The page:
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Sprung From Divine Insanity: The Harmonious Madness of Byron, Keats and Shelley

Andrew Keanie




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Byron, Keats and Shelley wrote some of the most expressive and incisive poetry we have known, but they were held in contempt by placemen and pundits. The poets saw the dominating social and political conditions of modern times making a ghost of the good life.

In Andrew Keanie’s exploration of the legacy of the later Romantics, we see the full challenge posed by Byron, Keats and Shelley to the rigid and life-denying orthodoxies underpinning an unjust world where words are bled to powerlessness and looked straight through by tyrants and their messengers as easily as non-existent ghosts.

The poets’ work was nothing less than an inspiring refusal to accept the prevailing wrongness of their world. Rather than being ‘mad, bad and dangerous to know’ themselves, the Romantics were pressurised into poetry by the madness, badness and dangerousness of the world in which they found themselves. It is a legacy, Andrew Keanie vividly demonstrates, which resonates down to the present day.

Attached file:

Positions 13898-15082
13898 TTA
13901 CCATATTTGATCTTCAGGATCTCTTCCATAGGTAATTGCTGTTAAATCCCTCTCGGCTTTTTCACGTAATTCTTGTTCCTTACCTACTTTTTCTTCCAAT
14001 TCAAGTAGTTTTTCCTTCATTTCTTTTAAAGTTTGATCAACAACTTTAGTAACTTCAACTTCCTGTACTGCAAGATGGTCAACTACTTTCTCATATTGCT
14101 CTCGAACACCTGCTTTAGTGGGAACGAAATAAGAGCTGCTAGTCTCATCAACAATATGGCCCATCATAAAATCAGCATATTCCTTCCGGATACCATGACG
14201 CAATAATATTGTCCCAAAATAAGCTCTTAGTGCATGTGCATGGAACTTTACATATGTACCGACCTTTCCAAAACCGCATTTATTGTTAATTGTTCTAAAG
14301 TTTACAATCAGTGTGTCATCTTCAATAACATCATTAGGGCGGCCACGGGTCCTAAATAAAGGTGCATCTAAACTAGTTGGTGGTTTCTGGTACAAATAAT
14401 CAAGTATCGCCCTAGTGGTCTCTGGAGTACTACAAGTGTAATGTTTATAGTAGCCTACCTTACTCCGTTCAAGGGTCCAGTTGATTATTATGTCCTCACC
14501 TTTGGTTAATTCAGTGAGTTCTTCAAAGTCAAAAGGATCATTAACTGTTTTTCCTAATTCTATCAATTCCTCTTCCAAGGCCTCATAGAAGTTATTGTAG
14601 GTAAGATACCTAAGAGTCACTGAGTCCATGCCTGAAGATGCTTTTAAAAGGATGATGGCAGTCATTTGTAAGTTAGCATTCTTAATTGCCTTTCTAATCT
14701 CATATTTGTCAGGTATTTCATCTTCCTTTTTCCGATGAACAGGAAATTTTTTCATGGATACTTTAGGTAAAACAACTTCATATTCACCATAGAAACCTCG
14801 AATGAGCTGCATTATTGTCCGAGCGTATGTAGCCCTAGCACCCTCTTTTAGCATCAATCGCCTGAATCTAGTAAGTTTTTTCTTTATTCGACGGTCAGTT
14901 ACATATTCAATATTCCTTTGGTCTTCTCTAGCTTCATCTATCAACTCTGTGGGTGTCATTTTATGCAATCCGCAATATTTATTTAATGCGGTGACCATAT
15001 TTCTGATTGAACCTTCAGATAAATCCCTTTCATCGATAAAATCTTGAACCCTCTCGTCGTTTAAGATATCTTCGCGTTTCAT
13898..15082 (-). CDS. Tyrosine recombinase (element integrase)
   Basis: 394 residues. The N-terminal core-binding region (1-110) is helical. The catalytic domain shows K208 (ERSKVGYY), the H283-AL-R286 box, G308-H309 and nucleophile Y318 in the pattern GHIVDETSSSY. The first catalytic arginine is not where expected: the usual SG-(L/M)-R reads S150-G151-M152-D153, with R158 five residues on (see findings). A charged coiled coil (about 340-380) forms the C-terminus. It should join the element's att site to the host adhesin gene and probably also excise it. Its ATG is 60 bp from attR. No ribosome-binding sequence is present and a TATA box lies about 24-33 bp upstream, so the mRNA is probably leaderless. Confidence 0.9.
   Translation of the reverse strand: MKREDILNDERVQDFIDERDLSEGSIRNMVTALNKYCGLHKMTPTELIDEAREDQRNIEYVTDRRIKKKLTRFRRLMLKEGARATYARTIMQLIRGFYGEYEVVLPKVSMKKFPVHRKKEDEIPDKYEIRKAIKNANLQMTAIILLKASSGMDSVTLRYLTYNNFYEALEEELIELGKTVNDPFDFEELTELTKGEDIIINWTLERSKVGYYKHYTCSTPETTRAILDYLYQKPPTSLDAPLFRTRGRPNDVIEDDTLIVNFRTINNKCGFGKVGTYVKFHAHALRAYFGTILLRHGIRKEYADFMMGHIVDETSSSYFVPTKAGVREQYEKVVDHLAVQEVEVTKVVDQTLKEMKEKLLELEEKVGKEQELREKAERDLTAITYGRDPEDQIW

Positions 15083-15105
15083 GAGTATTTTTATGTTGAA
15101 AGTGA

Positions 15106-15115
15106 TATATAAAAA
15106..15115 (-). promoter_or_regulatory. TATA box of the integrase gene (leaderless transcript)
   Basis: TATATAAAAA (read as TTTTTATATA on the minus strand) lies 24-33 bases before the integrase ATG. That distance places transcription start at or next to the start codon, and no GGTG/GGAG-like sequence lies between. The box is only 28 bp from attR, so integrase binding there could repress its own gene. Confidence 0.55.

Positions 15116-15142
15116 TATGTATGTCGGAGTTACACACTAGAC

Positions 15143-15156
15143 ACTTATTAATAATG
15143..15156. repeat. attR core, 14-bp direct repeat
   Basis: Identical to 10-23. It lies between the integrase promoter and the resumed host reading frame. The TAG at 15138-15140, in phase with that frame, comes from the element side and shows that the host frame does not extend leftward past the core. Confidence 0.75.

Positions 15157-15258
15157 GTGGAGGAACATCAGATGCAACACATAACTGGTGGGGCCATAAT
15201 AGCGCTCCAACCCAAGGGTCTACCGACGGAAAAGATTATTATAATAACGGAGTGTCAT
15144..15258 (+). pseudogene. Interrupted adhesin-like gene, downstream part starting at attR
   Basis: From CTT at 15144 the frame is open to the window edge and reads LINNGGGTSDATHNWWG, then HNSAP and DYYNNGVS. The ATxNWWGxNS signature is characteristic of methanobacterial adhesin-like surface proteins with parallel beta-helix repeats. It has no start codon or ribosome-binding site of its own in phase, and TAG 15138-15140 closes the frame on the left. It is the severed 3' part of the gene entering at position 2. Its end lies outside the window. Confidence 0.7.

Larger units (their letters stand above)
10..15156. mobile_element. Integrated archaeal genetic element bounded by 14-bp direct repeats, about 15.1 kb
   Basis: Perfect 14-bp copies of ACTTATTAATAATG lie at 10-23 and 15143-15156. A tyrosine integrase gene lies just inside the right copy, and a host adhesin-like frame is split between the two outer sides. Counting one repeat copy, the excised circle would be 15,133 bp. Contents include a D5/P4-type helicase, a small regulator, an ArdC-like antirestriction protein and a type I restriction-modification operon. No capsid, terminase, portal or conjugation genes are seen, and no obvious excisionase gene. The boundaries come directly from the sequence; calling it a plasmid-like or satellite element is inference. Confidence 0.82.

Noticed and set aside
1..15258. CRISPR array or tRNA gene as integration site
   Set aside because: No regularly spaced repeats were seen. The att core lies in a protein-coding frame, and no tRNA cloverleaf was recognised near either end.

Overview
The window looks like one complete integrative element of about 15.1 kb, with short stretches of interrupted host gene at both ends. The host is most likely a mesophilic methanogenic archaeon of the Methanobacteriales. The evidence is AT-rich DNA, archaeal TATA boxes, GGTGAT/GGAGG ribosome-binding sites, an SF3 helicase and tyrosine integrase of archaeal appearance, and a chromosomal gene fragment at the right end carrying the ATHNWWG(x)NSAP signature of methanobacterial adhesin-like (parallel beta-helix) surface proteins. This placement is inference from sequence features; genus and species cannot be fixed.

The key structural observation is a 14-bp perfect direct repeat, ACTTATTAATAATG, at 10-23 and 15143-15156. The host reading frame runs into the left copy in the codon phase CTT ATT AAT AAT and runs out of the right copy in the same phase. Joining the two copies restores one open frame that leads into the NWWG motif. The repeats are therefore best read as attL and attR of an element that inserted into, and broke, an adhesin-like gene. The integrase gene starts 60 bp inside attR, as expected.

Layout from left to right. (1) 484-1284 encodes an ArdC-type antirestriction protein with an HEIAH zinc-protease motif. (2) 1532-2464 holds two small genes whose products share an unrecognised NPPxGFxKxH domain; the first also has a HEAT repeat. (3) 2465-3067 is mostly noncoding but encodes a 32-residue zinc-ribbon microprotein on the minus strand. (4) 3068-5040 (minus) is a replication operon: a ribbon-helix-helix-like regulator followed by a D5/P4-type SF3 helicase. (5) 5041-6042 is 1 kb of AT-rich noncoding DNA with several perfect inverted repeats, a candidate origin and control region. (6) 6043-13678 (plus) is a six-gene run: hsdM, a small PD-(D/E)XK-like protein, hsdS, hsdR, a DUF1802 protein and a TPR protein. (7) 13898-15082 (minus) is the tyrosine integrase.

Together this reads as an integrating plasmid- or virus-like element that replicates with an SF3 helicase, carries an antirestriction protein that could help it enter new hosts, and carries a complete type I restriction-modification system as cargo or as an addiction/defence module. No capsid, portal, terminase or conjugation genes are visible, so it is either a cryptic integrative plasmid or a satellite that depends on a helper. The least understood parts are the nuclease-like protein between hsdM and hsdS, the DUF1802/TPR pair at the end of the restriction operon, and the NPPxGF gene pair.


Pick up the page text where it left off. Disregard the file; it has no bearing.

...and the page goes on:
About the author:

Andrew Keanie is a lecturer at Ulster University. He has written books, articles, and reviews on several of the writers of the English Romantic era, and has book chapters on Thomas De Quincey and T.S. Eliot coming out this year. He is a poet and musician, and lives in Derry with his wife and near his grown up daughter.


336  pages

ISBN: 978-1-910996-14-0

Greenwich Exchange Category: Literature

Series: None



Other books by Andrew Keanie published by Greenwich Exchange:

Thomas De Quincey's Consecration of Romanticism

Lyrical Ballads (1798): Wordsworth and Coleridge

William Wordsworth

Isabella; or, the Pot of Basil, The Eve of St Agnes, Lamia and La Belle Dame sans Merci: Keats

Lord Byron

John Keats: Against All Doubtings

Wordsworth and Coleridge: Views from the Meticulous to the Sublime

Samuel Taylor Coleridge

Percy Bysshe Shelley